Fighting the flames of fanaticism
A thousand soldiers were unable to douse the flames of fanaticism of hundreds of settlers who opposed the evacuation this weekend of the illegal outpost known as Mitzpeh Yitzhar. The IDF apparently took its objective, but was then forced to deal with the Yesha youth's new invasion of a nearby hill.
A thousand soldiers were unable to douse the flames of fanaticism of hundreds of settlers who opposed the evacuation this weekend of the illegal outpost known as Mitzpeh Yitzhar. Following an exhausting day of rather violent confrontations, the Israel Defense Forces apparently took its objective, but was then forced to deal with the Yesha youth's new invasion of a nearby hill.
It is tempting to adopt the complacent description of the confrontation as presented in the media - a scripted role-play, in which the settlers expressed their displeasure with the decision to move them, while the IDF soldiers and commander served as representatives of the law-enforcement authorities. Both sides adopted rules of restraint that allowed them to "manage" the confrontation without causing excessively grave harm to each other and, at the end of the day, the two warring parties returned to their bases - tired, yet satisfied.
Insofar as this description faithfully reflects the open spectacle that took place at Mitzpeh Yitzhar last Thursday, it hides the true significance and serious implications for the image of the state and its ability to achieve an accord with the Palestinians.
To begin with, the Mitzpeh Yitzhar settlers are non-partners when it comes to negotiations with emissaries of the state (in this instance, the IDF), as they are habitual criminals. They have commandeered territory that is not theirs in the name of faith, which, in their eyes, supersedes the laws of the state. Those who purport to turn to the High Court of Justice to make their case do not have the right, at the same time, to disobey the Shomron brigade commander who orders them to evacuate the outpost. Law-abiding citizens follow the instructions of the authorities and do not allow themselves to oppose them violently.
Moreover, the heads of the Yesha Council and its rabbis were intoxicated by their success in controlling the flames of the demonstration and bandied about the right to extra-parliamentary protest to reason their support for the settlers' rebellion. This is feigning innocence: The settlers do not accept the standard game rules in a democracy, which suffers a certain degree of disturbance in times of protest. Strikes and demonstrations end after a few hours (or days), while at their very foundations lies the understanding that they do not have an ability to challenge the authority of the state and the validity of its laws.
Such is not the case in Judea, Samaria and the Gaza Strip: The Mitzpeh Yitzhar settlers, and the friends who came to their assistance, deny the state's authority to force them to follow the order to evacuate; as soon as the struggle at the site was exhausted, it was moved to another hilltop. In such a manner, the settlers are trying to force the government to conduct an endless chase and, in doing so, to strip it of its ability to rule and to undermine the legitimacy of its decisions. This is not regular protest; it is rebellion for all intents and purposes.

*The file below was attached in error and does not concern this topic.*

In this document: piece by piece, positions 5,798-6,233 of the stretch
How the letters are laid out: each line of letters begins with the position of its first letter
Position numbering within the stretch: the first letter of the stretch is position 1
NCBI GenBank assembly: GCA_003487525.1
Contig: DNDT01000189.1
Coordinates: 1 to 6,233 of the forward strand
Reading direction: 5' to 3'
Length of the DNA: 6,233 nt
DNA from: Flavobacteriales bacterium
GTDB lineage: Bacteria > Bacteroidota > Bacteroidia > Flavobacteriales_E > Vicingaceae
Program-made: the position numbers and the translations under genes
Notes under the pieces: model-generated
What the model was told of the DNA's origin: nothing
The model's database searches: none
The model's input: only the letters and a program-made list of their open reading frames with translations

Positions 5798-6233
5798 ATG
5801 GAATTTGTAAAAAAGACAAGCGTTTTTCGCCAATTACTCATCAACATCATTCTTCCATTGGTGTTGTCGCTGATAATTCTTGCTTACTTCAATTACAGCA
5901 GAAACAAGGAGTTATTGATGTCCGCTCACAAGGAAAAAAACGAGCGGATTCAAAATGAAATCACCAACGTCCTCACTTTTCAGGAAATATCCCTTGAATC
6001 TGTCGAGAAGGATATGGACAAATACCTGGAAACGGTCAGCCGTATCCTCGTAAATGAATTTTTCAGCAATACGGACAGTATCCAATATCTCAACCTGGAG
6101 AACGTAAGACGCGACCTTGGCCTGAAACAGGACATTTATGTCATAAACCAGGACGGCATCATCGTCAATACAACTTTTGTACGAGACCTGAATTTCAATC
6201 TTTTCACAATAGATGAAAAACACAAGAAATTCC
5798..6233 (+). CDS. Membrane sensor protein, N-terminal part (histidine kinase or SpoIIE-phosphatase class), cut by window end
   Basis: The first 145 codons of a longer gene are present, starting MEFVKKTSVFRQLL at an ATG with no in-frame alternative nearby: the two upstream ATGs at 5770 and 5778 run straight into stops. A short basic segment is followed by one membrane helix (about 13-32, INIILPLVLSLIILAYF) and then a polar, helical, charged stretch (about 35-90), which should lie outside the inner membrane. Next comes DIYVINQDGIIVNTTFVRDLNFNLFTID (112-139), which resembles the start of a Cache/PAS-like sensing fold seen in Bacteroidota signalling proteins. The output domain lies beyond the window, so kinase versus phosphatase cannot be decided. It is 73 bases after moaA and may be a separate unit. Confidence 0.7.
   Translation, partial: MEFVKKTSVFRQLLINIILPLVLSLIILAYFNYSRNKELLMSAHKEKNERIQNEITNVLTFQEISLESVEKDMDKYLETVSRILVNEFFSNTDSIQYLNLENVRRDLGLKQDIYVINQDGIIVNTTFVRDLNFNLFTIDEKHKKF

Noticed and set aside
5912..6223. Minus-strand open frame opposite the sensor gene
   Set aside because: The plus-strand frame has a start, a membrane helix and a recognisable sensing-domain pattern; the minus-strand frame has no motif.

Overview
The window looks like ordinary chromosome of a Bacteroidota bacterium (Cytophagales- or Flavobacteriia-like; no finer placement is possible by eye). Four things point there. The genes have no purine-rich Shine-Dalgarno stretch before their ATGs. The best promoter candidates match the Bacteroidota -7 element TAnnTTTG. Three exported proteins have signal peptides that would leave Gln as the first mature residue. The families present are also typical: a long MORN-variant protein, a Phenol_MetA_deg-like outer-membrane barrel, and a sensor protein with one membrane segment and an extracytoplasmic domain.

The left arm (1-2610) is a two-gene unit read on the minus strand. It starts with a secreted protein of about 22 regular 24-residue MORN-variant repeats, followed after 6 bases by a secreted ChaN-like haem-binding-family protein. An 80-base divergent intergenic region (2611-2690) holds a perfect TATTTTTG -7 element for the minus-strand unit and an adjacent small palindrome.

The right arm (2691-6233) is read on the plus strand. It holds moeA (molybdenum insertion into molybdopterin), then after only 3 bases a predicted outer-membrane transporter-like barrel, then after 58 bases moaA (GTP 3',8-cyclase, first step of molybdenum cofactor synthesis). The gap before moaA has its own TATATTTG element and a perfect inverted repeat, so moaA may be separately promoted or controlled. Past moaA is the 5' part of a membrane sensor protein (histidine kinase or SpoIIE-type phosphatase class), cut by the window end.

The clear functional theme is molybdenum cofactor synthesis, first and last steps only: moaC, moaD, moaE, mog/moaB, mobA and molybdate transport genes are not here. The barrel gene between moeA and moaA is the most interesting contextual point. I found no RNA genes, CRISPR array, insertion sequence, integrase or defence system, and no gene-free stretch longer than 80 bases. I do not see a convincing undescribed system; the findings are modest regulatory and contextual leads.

If there are responsible people among them, the members of the government, like the leaders of the settlers, must ask themselves what the events of Mitzpeh Yitzhar do to the IDF's soldiers and commanders. If the given is that we are dealing with a mere facade, designed to placate the United States and the Palestinians, why should the soldiers and officers agree to continue playing a part? And if, indeed, we are dealing with an honest effort to uproot illegal settlement points, why isn't it being done with the required resolve?
When the Begin government decided to evacuate Yamit, the seriousness of its intentions was never in question. When Ehud Barak decided to withdraw from Lebanon to the international border, it was clear to all that he wasn't trying to be clever. In some way, the evacuation of Mitzpeh Yitzhar appears to be a formal implementation of Ariel Sharon's willingness to dismantle outposts, but it doesn't convey a true intent to completely uproot the phenomenon. To strip the settlers of the desire to continue to transgress the law, the confrontation should have ended otherwise.
The government is accusing Abu Mazen of merely creating the image of one who intends to dismantle the terror infrastructure; while it is suspected of only pretending that it intends to dismantle the outposts.
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